The Dog may not represent a particularly innovative or unconventional approach to documentary filmmaking, but it’s made with an intelligence and sensitivity—and of course graced with a deeply compelling subject matter—that more than compensate for its relatively pedestrian form. The same could be said for another worthy film, American Commune, filmmaker–sisters Rena Mundo Croshere and Nadine Mundo’s reflection on their extremely unconventional upbringing. The children of a Jewish mother from Beverly Hills and a Puerto Rican father from the Bronx, they were raised on “The Farm,” a Tennessee commune founded in 1971 by guru Stephen Gaskin, which has proven the longest lasting of the many communes established in that period. What could so easily have been a superficial, navel-gazing exercise instead deepens as it proceeds into a surprisingly nuanced, complex portrait of a social experiment, one that neither romanticizes nor unfairly excoriates The Farm. Croshere and Mundo show a penetrating understanding of the deep contradictions that lie at the heart of this community—despite their intimate ties to the commune, they zero in on the confusion, paradoxical conservatism, and dangerous self-righteousness that underlie its apparently radical, idealistic purpose (especially Gaskin’s tyrannical leadership and retrograde sexual politics), even as they pay heartfelt tribute to its nourishing sense of community, its remarkable humanitarian accomplishments, and, most importantly, its members’ genuine desire to remake society. American Commune rhymes in important ways with The Naked Room—where Ibáñez’s film reveals the tragic psychological and emotional damage inflicted by people’s unconscious compulsion to fit into corrupt social structures, American Commune reflects on the effort to reshape society into more humanistic forms, an admirable goal but one whose agents often underestimate how deeply the established structures have taken root, even in their own psyches.

The festival also included vitally important films such as Rithy Panh’s The Missing Picture and Errol Morris’s The Unknown Known, which have been covered inCineaste in other contexts, as well as tributes devoted to French filmmaker Nicolas Philibert and Peter Wintonick, the Canadian filmmaker, best known for the Noam Chomsky documentary Manufacturing Consent, who passed away late last year. The Wintonick tribute provided a welcome opportunity to see his 1999 work, Cinéma Vérité: Defining the Moment, a documentary film about documentary filmmaking that’s graced by interviews with many of the towering figures of mid-twentieth-century nonfiction cinema, including Michel Brault, Robert Drew, William Greaves, Wolf Koenig, Barbara Kopple, Richard Leacock, Albert Maysles, D. A. Pennebaker, Pierre Perrault, Karel Reisz, Jean Rouch, and Frederick Wiseman, among others. What better way to mark a documentary film festival than with a screening of a film that’s a veritable who’s-who of nonfiction greats? Though I’d like to see Thessaloniki embrace some of the more vanguard developments in contemporary documentary cinema and (a recurring criticism of mine) to achieve a greater geographical diversity in its programming (the dearth of Asian feature films in the selection remains mystifying, especially given the vitality of documentary production today in China and elsewhere), it’s nevertheless heartening to discover filmmakers at work today—such as Gabriella Kessler, Jean-Loïc Portron, Nuria Ibáñez, and Rithy Panh—who can justifiably be mentioned in the same breath as the luminaries featured in Wintonick’s film.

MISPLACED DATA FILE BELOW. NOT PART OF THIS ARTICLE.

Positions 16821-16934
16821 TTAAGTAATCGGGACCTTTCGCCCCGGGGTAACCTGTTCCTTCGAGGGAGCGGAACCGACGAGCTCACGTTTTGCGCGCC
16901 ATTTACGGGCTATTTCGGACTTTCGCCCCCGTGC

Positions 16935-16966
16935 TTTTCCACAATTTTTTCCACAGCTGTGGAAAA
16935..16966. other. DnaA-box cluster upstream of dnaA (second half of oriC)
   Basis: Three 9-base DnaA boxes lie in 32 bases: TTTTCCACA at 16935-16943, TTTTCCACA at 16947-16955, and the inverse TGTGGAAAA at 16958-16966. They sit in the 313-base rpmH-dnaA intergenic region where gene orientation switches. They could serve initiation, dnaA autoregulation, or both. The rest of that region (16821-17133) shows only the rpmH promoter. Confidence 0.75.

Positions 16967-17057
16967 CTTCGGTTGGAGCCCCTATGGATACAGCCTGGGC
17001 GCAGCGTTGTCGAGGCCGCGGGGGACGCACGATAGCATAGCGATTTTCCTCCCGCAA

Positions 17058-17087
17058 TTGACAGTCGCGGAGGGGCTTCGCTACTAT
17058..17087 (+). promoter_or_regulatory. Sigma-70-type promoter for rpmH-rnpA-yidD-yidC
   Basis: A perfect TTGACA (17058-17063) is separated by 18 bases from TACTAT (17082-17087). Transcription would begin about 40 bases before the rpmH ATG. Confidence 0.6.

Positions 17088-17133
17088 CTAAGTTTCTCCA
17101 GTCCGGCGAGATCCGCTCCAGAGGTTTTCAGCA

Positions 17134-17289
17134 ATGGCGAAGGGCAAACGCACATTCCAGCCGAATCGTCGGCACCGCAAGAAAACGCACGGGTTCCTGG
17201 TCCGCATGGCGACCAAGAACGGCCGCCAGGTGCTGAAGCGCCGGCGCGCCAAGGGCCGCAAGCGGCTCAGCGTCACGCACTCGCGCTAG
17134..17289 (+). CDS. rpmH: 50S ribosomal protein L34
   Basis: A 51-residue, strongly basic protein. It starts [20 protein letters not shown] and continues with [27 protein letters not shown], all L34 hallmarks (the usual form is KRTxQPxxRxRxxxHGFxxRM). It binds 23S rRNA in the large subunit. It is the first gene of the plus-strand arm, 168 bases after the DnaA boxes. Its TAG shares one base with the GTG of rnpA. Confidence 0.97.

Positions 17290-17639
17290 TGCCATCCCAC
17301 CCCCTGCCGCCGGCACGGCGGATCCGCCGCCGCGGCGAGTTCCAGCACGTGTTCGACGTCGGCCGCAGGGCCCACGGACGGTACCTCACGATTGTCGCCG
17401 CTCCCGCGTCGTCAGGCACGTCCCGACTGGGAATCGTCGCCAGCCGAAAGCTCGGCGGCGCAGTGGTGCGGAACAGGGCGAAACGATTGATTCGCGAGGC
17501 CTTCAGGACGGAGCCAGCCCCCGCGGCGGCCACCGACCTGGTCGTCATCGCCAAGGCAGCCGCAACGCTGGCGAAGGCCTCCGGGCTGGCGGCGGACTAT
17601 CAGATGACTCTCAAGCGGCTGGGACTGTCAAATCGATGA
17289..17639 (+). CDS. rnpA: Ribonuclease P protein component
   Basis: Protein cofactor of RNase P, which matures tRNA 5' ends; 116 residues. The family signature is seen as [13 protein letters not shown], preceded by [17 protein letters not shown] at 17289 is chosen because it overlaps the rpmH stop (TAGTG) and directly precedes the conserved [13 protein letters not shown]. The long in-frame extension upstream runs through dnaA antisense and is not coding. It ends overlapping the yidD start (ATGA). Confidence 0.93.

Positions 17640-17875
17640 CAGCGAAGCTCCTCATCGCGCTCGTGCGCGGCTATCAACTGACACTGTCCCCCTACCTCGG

Jared Rapfogel is a member of the Cineaste editorial board and film programmer at Anthology Film Archives in New York City.

For more information on the Thessaloniki Documentary Festival, click here.

Copyright © 2014 by Cineaste Magazine

Cineaste, Vol. XXXIX, No. 3